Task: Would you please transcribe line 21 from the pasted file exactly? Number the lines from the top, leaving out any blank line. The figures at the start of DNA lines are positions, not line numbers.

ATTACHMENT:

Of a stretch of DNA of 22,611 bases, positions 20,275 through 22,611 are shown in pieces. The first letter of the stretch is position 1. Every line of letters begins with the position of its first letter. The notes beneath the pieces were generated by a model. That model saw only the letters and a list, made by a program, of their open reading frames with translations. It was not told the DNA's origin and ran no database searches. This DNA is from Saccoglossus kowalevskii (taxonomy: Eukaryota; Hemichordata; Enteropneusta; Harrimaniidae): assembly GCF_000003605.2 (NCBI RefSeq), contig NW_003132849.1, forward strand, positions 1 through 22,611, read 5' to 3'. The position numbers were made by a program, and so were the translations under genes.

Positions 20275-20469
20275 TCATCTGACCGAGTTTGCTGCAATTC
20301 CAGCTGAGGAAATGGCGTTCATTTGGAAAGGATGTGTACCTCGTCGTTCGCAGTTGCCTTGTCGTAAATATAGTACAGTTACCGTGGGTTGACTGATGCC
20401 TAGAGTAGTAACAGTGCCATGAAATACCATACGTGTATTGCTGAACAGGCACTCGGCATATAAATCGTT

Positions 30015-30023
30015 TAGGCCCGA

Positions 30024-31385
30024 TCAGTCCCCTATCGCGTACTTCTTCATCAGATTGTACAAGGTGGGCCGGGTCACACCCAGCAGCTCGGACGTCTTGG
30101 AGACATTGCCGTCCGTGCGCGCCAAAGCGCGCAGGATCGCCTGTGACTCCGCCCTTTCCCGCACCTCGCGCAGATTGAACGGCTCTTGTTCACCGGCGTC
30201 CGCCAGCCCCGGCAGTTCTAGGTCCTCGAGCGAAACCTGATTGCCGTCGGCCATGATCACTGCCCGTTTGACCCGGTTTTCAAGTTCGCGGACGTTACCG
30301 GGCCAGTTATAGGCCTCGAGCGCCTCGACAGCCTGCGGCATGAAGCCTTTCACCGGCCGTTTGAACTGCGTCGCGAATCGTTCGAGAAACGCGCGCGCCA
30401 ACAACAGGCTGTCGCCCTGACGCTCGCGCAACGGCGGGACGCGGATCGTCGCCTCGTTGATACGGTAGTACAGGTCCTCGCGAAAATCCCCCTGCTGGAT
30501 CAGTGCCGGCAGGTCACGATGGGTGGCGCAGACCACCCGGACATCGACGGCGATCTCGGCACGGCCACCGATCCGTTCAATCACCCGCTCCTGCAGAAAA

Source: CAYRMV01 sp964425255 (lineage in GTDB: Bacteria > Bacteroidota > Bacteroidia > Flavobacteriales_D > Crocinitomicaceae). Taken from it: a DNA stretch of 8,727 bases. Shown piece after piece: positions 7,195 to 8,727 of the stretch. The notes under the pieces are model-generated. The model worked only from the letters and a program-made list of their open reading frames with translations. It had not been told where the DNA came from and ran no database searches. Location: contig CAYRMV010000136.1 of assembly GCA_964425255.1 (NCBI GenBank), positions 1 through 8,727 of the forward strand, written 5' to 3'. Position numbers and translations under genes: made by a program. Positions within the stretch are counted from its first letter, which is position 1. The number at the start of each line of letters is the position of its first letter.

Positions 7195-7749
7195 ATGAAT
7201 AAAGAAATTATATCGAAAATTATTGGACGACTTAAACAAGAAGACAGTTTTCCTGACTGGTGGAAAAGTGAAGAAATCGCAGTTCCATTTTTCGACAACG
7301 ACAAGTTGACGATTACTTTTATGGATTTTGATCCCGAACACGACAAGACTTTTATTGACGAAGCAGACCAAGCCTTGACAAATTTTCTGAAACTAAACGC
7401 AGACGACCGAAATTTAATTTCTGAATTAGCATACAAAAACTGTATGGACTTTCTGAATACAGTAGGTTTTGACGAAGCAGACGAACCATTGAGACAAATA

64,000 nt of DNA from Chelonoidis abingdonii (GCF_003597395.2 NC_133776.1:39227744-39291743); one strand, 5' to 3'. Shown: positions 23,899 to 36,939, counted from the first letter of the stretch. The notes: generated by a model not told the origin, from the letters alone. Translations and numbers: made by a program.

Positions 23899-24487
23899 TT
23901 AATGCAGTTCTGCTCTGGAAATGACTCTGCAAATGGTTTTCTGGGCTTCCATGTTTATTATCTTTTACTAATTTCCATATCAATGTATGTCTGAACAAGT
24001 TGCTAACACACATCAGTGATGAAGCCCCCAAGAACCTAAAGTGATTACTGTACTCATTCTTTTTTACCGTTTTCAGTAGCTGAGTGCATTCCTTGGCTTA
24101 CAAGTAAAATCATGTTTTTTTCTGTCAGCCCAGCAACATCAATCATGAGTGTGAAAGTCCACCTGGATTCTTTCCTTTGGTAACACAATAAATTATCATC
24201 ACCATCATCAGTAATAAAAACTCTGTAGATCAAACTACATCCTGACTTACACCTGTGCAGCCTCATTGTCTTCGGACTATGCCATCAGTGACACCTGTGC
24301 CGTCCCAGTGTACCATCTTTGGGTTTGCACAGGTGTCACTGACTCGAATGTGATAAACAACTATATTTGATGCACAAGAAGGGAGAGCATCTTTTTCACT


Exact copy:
64,000 nt of DNA from Chelonoidis abingdonii (GCF_003597395.2 NC_133776.1:39227744-39291743); one strand, 5' to 3'. Shown: positions 23,899 to 36,939, counted from the first letter of the stretch. The notes: generated by a model not told the origin, from the letters alone. Translations and numbers: made by a program.